This is the tale of two Portuguese footballers who journeyed across Europe in pursuit of their footballing destiny. “Barcelona’s Nostalgic Crossroads: Restorative and Reflective Sentiments”Both of them began their careers at Benfica, encountered disagreements with coaches along the way, and ultimately found themselves at FC Barcelona on the same day, amidst a whirlwind transfer window.
In a recent interview with Mundo Deportivo, Joao Cancelo expressed his belief, saying, “I believe that winning the Champions League with this team is attainable.”
Barcelona’s Nostalgic Crossroads: Restorative and Reflective Sentiments
There are two distinct forms of nostalgia — restorative and reflective. FC Barcelona finds itself positioned at the intersection of these two sentiments.
Restorative nostalgia is fixated on reconstructing the past and filling in the gaps in our memories, with the aim of reviving the era of Total Football and the Cruyffian philosophy.
Reflective nostalgia, on the other hand, resides in a sense of yearning and sorrow, a continual struggle with the imperfect nature of recollection. How can a club savor the present when they are constantly oscillating between dwelling in the past and daydreaming of a future that might recapture the glory days?
This constant cycle is both draining and unproductive.
At the heart of this narrative are two Portuguese footballers named Joao, but the supporting cast includes a diverse array of players seamlessly fitting into their designated roles, and a manager, Xavi, who is on a quest to find his identity in European football. He has already achieved success in Spain by dethroning Real Madrid last season.
The only missing element in this narrative is its conclusion. It will inevitably arrive, and it could either bring devastation or fulfill Barcelona’s wildest dreams. However, in the present moment, there is at least a glimmer of hope.
Since their arrival at Barcelona, Joao Felix and Cancelo have played alongside each other in two matches, both of which the Catalans won 5-0. This marks the first time since Lionel Messi’s departure from the club that everything seems to be falling into place.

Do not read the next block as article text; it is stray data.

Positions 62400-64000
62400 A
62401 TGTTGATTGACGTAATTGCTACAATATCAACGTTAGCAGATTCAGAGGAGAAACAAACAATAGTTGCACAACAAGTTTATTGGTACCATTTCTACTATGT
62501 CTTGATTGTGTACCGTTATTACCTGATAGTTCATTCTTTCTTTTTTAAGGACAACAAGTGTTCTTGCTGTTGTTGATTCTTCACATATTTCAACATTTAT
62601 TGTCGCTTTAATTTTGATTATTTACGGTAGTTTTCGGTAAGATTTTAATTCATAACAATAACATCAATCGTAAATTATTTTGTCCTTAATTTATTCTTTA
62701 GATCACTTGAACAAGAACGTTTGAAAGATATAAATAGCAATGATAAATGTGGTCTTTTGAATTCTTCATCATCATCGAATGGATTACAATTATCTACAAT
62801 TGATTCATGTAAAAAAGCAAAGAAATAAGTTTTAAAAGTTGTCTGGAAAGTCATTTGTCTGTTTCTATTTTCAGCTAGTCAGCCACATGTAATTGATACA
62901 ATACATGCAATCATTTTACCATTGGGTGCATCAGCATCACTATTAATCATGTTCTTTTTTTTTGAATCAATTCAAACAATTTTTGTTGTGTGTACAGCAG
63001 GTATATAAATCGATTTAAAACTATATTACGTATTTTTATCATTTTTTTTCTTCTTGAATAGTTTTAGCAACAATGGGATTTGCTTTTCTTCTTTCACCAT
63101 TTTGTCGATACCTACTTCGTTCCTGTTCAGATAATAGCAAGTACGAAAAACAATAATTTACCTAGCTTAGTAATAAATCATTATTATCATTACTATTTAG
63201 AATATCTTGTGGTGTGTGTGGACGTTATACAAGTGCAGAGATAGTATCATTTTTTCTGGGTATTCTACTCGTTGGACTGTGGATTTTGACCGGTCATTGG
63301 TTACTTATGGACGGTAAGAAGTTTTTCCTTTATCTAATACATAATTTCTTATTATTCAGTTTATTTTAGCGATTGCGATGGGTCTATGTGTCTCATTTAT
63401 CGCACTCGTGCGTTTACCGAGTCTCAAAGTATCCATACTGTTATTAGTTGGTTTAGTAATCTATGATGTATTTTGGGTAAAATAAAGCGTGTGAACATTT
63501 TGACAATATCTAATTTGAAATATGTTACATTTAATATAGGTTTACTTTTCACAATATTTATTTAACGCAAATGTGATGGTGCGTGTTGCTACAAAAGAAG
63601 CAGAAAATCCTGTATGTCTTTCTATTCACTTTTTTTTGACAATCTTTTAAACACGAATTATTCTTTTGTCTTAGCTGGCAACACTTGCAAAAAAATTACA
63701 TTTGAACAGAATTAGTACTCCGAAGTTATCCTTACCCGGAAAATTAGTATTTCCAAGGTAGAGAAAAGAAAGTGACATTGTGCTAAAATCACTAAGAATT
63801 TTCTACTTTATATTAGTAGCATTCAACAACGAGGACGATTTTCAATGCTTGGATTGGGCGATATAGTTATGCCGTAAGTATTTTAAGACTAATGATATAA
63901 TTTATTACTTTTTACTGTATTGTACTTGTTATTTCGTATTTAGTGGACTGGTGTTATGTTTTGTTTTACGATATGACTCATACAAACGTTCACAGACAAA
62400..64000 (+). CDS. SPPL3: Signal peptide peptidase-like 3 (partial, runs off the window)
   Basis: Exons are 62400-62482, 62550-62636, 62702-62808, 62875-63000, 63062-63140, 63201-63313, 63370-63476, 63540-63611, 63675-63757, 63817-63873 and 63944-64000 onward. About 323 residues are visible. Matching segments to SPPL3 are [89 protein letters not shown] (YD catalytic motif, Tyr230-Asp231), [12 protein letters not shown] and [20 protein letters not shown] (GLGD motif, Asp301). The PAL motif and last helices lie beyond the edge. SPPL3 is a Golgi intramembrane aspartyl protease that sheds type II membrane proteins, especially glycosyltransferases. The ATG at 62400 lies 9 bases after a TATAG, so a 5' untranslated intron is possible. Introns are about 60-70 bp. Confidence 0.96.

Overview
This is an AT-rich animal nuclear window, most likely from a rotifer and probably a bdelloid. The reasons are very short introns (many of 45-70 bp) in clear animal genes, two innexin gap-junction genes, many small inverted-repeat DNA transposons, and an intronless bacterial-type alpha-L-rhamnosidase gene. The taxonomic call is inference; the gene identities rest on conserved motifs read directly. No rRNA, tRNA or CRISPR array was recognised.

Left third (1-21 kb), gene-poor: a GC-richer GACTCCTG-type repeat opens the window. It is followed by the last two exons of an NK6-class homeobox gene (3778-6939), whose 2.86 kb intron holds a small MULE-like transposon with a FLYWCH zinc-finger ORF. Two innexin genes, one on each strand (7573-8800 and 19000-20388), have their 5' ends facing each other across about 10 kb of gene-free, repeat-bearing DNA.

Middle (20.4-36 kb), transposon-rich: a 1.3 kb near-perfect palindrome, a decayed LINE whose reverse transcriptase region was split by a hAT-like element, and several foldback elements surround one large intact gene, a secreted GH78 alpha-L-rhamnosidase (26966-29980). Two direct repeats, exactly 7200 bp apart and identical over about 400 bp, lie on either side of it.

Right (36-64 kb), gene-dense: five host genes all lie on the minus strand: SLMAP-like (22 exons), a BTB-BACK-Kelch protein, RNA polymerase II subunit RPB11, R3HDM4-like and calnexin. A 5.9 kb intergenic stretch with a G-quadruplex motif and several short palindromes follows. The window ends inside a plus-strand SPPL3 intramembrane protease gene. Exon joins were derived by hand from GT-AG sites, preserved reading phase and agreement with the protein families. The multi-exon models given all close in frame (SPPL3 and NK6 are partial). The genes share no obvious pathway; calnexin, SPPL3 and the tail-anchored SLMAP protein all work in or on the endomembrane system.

Now, the question arises: How have the contributions of the two Joaos and the other signings at Barcelona led them to this juncture?
Barcelona’s Challenge in Maintaining Positional Play
Barcelona has faced challenges in fully implementing Xavi’s concept of ‘positional play’ to the desired level of proficiency. Positional play essentially involves the entire team moving cohesively, akin to a system of levers: if one player vacates a certain area on the pitch, another instinctively steps in. This approach results in optimal spacing and multiple passing options available at all times. When executed correctly, it becomes challenging for opponents to defend, and it also maintains a solid defensive balance. Overloads don’t lead to overcommitting, improving defensive transitions.
Barcelona held onto veterans like Jordi Alba, Sergio Busquets, and Gerard Piqué for as long as possible due to their deep understanding of Xavi’s requirements. Xavi himself acknowledged this when he mentioned, “I don’t have to say anything to Gündogan and Cancelo because they already had a coach [Pep Guardiola] who plays like us,” following Barcelona’s convincing victory over Royal Antwerp in the Champions League.
One player who frequently faced criticism in this context was Frenkie de Jong. His pivotal role in Barcelona’s system was perceived as part of the broader challenge with positional play. De Jong possesses the spirit of a creative midfielder but shines brightest when he can innovate within a structured system rather than being the sole source of creativity. He is disciplined but excels when he operates near the boundaries of positional play’s constraints.